I’m a printed textile artist and designer and set up my first studio in 1989. My practice embraces often large-scale, site-specific commissions for both public and private interiors, one-off pieces for galleries, and linens for people to use at home.
I screen-print (mostly) onto dyed linen and wool, building up a design through layers. I “carve out” my imagery through the push and pull of removing and adding colour, creating positive and negative space. My practice is multi-faceted, which keeps me open to new ideas. Through experience, I’ve got more technically confident and developed a more fluid approach.
I’ve always loved cloth and transforming its surface, particularly on a large scale. When I discovered screen-printing, everything fitted into place. The layering process suits the way I think, and for me is the best way of making ideas tangible. Everyday moments and objects are my inspiration. My work is the only way I am able to process how life unravels. Without it I would feel very lost.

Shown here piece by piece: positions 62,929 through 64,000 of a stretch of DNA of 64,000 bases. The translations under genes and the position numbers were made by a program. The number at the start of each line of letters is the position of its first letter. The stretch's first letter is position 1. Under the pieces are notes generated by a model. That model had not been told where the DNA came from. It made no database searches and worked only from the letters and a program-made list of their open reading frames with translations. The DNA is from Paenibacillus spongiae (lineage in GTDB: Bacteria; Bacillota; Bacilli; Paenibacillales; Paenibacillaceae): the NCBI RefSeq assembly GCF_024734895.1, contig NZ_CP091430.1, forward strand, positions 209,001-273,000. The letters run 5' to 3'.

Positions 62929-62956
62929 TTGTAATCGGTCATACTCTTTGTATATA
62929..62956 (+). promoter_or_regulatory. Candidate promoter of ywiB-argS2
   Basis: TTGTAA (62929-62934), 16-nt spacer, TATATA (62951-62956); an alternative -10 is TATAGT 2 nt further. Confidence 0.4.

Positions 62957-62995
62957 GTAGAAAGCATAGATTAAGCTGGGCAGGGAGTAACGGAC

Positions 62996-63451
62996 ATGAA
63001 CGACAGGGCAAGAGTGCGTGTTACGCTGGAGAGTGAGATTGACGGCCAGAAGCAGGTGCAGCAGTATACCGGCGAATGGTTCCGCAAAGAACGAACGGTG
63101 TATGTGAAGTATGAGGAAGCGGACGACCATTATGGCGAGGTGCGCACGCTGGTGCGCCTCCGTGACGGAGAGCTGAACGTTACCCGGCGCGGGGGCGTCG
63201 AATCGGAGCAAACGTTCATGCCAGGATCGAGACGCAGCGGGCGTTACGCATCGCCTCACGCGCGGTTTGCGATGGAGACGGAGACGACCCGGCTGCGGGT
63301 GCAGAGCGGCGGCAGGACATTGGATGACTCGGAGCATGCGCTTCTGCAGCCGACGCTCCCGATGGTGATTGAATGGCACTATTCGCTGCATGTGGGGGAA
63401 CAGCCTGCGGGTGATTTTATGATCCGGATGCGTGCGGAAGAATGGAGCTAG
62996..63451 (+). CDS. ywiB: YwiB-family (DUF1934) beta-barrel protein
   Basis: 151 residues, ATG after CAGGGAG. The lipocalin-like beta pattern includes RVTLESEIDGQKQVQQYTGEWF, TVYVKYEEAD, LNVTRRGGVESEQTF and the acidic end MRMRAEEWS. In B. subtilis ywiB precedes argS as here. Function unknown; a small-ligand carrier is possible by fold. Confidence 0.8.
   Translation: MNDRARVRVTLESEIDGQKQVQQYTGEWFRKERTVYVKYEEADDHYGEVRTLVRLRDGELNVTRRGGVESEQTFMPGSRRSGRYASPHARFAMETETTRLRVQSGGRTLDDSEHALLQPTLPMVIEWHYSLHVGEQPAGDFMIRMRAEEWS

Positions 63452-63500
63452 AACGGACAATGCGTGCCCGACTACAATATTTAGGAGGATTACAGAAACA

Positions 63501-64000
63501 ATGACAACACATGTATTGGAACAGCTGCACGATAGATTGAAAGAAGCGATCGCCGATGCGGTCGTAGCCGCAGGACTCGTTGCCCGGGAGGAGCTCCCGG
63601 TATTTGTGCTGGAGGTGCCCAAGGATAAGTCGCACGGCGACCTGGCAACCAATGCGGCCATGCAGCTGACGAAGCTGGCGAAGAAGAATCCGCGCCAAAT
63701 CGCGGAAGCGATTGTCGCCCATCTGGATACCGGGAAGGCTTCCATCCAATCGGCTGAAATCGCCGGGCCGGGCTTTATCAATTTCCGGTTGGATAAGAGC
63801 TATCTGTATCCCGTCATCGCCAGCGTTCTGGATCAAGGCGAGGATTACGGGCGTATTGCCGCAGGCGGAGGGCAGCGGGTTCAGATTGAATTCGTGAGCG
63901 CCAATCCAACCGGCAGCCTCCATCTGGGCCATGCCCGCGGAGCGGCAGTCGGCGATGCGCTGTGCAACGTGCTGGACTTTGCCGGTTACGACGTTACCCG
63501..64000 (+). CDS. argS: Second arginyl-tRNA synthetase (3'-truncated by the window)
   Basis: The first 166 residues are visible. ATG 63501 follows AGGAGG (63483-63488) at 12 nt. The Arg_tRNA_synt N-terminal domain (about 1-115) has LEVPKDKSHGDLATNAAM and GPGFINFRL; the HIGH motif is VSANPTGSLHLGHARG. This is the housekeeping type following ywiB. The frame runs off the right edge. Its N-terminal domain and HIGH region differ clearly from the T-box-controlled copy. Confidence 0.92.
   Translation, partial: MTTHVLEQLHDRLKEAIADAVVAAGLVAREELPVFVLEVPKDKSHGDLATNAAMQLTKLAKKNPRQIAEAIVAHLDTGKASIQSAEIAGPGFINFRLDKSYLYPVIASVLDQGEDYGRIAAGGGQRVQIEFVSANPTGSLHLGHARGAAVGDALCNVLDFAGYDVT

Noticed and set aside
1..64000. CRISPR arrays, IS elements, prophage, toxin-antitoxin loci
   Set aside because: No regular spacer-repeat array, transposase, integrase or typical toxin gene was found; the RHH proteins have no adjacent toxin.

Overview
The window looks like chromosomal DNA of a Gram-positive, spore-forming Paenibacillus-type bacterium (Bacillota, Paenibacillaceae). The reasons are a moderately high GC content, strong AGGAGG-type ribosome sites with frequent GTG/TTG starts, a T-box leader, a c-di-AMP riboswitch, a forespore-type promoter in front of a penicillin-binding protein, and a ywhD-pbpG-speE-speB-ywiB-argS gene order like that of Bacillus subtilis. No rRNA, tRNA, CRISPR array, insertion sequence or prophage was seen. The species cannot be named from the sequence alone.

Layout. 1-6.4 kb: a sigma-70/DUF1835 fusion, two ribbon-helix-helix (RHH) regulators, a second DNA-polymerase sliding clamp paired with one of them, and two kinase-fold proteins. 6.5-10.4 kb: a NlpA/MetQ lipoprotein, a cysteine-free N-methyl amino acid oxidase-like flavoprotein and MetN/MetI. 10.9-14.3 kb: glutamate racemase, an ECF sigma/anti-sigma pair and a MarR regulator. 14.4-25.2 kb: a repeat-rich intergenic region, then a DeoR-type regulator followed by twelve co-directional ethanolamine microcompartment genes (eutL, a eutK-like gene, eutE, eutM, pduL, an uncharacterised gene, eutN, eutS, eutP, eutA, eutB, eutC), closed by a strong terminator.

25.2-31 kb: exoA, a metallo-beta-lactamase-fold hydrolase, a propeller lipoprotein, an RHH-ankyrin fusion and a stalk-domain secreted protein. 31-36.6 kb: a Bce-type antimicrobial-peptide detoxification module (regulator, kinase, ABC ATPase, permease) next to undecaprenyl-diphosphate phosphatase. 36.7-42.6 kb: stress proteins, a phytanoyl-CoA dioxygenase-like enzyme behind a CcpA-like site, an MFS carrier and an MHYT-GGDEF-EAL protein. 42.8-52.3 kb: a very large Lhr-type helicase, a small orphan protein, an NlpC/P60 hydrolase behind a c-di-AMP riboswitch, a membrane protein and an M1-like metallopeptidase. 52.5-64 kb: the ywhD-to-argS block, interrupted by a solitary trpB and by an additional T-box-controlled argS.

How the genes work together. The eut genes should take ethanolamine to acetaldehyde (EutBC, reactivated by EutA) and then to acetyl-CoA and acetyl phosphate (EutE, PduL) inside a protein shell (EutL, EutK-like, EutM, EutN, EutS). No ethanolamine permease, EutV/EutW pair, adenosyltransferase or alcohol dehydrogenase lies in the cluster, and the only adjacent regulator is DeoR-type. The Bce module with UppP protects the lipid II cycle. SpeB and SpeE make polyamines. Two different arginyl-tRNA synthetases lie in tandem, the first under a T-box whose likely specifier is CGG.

I studied Printed Textiles at WSCAD, Farnham (now University College of the Creative Arts). The course was quite technical, and that’s been extremely valuable. Moving to Glasgow, doing an MA and re-establishing my studio here was a big positive move. The greatest challenge in being a textile screen-printer is the space and equipment required – it’s expensive!
I rent a large space in the ‘WASPS’ artists’ studio complex in Glasgow. It’s a 1930’s former cigarette factory and I have really high ceilings and north light. I put in water and have gradually built up all the equipment I need to be self-sufficient – that’s really important for me. I work alone, but I like to hear the background noise of other people in the building – we all need to know we are not alone.
To expand my product range, and to continue with site-specific projects and more ambitious gallery work.
Look at everything as an opportunity. Remember that no experience is wasted, even a bad one. It may be hard, but have faith and never give up.